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Thread: Brewery steam stench elimination

  1. #1
    Join Date
    Sep 2005

    Brewery steam stench elimination

    Hello. I'd like to introduce myself, being new on these forums and to beer production in general. I currently live above a local brewing company in a historic town where, back in the 1900s, storeowners often lived or had offices above their main floor business. Recently, some people bought this old building and converted the downstairs into a pub and the upstairs into 4 apartments. This was fine for me, until I started realizing the consequences of living above a brewery. Because it is a historic town, all the downtown buildings are only about 2-3 stories high, but are built like townhouses, with about a 1-foot alley inbetween. Unfortunately for me, I did not ask where the steam output vent was located... much to my surprise, it was located about 10 feet directly underneith my window! With nowhere to go but up and (luckily) somtimes away form my window when a breeze comes, the steam seaps through my closed windows (being an old building, these windows aren't entirely airtight). I live with two other people and all of us agree this is a horrible setup. Everytime the brewery decides to steam their batch, our aparmtent, with windows closed, turns into bitter hops central. We contacted the owners of the pub, but they said they couldn't pipe the rest of the way to the roof (~20ft) because of condensation problems in the pipe, and couldn't bend the pipe to vent out the back of the building for basically the same reason.

    My question is this: Is there a filter or some way to remove the smell from the steam? If not, is there a way to move or extend the pipe so it's not literally blowing into the upstairs?

    BTW, i love beer, just not the smell brewing produces. :P THANKS IN ADVANCE

  2. #2
    Join Date
    May 2005

    brewery smell

    In My opinion, If i were the building owner I would most likely replace the windows with air tight models and maybe an air exchanger in the homes above the brewery with the air exchanger inlet being away from any smell sources.

  3. #3
    Join Date
    Oct 2002
    Stavanger Norway
    I had to close my little Rome brewery for that reason, gee I wish the people above where a little like you.

    Its not easy to get rid of the smell if its coming in.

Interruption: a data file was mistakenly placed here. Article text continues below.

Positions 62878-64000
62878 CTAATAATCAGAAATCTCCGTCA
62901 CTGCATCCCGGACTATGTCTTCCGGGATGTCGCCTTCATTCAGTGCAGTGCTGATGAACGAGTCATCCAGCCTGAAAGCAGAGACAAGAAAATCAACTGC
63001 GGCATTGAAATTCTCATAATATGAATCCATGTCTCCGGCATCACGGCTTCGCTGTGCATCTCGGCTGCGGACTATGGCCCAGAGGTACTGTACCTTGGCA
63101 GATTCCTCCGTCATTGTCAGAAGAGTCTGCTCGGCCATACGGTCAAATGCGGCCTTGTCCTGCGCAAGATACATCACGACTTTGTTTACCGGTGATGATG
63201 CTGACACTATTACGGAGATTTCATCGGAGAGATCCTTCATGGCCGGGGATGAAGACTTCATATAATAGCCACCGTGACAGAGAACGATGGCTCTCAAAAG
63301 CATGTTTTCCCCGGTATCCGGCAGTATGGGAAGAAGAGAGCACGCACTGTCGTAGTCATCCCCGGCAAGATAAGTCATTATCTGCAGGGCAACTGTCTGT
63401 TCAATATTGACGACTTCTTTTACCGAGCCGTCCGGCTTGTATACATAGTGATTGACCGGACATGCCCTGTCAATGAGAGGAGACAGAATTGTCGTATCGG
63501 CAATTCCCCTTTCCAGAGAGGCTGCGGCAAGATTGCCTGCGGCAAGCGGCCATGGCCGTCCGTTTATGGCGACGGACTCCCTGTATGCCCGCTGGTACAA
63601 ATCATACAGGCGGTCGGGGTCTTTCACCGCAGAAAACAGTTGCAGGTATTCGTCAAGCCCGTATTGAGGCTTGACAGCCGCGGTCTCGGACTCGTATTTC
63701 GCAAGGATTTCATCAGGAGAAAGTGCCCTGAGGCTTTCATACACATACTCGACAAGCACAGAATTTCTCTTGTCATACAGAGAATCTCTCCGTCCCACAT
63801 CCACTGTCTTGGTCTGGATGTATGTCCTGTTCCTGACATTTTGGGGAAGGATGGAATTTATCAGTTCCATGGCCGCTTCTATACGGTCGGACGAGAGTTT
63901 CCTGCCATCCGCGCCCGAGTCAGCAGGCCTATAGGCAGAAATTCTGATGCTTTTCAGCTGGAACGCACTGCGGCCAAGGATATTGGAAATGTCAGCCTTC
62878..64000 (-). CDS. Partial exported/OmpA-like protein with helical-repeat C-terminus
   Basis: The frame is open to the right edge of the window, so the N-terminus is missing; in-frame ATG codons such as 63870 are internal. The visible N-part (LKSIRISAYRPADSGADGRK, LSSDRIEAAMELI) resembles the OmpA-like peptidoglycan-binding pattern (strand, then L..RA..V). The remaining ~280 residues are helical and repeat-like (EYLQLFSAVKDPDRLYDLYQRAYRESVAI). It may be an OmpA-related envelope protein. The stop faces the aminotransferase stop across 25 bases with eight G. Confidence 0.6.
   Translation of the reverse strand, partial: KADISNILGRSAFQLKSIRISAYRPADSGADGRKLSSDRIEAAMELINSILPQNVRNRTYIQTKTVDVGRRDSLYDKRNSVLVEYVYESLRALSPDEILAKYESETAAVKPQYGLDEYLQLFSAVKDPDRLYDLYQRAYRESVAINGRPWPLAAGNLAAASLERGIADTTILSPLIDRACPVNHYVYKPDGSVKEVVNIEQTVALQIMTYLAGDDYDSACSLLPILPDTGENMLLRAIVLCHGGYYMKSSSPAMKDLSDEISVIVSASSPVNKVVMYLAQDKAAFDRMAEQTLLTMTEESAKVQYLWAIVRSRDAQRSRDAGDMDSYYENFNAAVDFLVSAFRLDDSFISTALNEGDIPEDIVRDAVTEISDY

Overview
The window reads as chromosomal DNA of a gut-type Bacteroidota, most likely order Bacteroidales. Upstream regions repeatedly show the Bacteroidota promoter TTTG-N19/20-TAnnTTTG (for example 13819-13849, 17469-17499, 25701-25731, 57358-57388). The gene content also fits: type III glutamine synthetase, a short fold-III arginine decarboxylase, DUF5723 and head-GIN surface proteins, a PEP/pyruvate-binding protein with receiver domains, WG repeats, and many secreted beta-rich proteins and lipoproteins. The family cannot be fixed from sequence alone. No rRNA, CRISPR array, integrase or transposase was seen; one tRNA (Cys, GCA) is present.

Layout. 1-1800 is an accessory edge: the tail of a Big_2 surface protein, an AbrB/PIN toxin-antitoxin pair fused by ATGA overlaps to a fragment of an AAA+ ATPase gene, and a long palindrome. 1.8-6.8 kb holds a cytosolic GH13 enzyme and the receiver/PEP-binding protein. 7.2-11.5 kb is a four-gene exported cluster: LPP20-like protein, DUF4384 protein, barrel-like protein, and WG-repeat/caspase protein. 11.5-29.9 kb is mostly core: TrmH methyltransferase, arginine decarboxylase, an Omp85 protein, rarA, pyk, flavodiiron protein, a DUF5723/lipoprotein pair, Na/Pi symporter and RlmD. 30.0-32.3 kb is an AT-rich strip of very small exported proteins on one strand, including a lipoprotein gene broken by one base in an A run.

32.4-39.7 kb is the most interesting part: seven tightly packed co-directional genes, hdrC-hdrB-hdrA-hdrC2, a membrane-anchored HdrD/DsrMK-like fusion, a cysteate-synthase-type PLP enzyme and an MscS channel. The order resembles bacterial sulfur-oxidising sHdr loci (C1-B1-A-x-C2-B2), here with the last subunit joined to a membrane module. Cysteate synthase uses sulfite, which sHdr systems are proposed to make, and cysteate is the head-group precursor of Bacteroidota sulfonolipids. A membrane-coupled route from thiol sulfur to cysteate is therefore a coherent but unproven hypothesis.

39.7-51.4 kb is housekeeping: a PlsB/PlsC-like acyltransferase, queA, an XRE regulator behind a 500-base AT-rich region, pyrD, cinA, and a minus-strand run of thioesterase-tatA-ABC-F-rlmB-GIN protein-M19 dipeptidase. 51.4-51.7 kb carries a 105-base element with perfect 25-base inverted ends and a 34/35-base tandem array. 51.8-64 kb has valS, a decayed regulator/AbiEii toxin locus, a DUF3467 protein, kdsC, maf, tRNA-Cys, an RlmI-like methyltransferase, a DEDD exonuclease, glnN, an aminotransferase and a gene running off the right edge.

the owner could simply put a longer stack up and install a fan in the stack to help the brew kettle to vent possibly even better than before. However living in close vicinity to a brewery will always offer some odors, good to some awlful to many.

    Suggest that to him

  4. #4
    Join Date
    Feb 2004
    Dexter, MI USA

    Sorry about your vent stack issues. I've been a brewer under offices and apartments and I have seen first hand some of the issues involved. And at my current brewery, in the winter months my neighbors warm their car for what seems like an excessive amount of time before going anywhere. My rooftop HVAC system sucks this exhaust right in, heats it and blows it all over my nice clean brewery. Gives me a headache! And as a former apartment dweller myself, I HATE having stinky neighbors! (Stale cigarette smoke anyone?)

    Did they build the brewery after you moved in or before? If it existed before you moved in, you may be akin to the city folk buying the lot next to the hog farm, building an expensive house, then complaining about the aroma. Your pub owning landlord may take this view and not feel very compelled to spend more money running his capital intensive business with already low rates of return.

    That was the bad news, the good news is there are a ton of options! Well, maybe not a tun, but certainly more than one! A longer vent can easily have a stack fan to induce flow and maintain a good level of kettle evaporation. Easy to install and not overly expensive for a brewpub sized brewery. That, and an internal drip ring to catch any reflux and bingo, happy neighbor. This sort of set up could also be used to redirect the exhaust out the back (probably a more expensive option). Another option would be a vent stack scrubber. There have been some good posts on this site regarding construction of such. A little searching should turn them up. Another option would be to replace the atmospheric vent stack with a condensate stack. These nifty (but sometimes expensive) devices condense the steam as it passes through and redirects the resulting liquid wherever you desire. No structural changes needed at all!

    So many options! The hard part will be to persuade the pub owner to spend the money!

    Best of luck!
    Jolly Pumpkin Artisan Ales

  5. #5
    Join Date
    Mar 2003
    Minocqua WI
    With a stack fan and a drip ring in the kettle it should be no problem venting to the roof.
    Brewmaster, Minocqua Brewing Company
    "Your results may vary"

  6. #6
    Join Date
    Apr 2006
    Seattle Metro, WA
    Yes, what Ted said. If they had a drip ring in the stack with a small outlet spout they could stack the steam all the way to the roof, and with minimal cost. Not sure they'd even need a fan...

  7. #7
    Join Date
    Aug 2006
    Meadville, Pa
    If I'm correct Labor and Industry states that all gas, heat, vapor and aromatics must extend at least 2 feet above the height of the peak or curb of any building. If that is the condesate stack from the Kettle he is talking about. If it is the Boiler condensate and blow-off, that must extend away from any potential of harm as they list it. So if the boiler prv were to relieve then it may be able to exit and reenter the building via the said windows.

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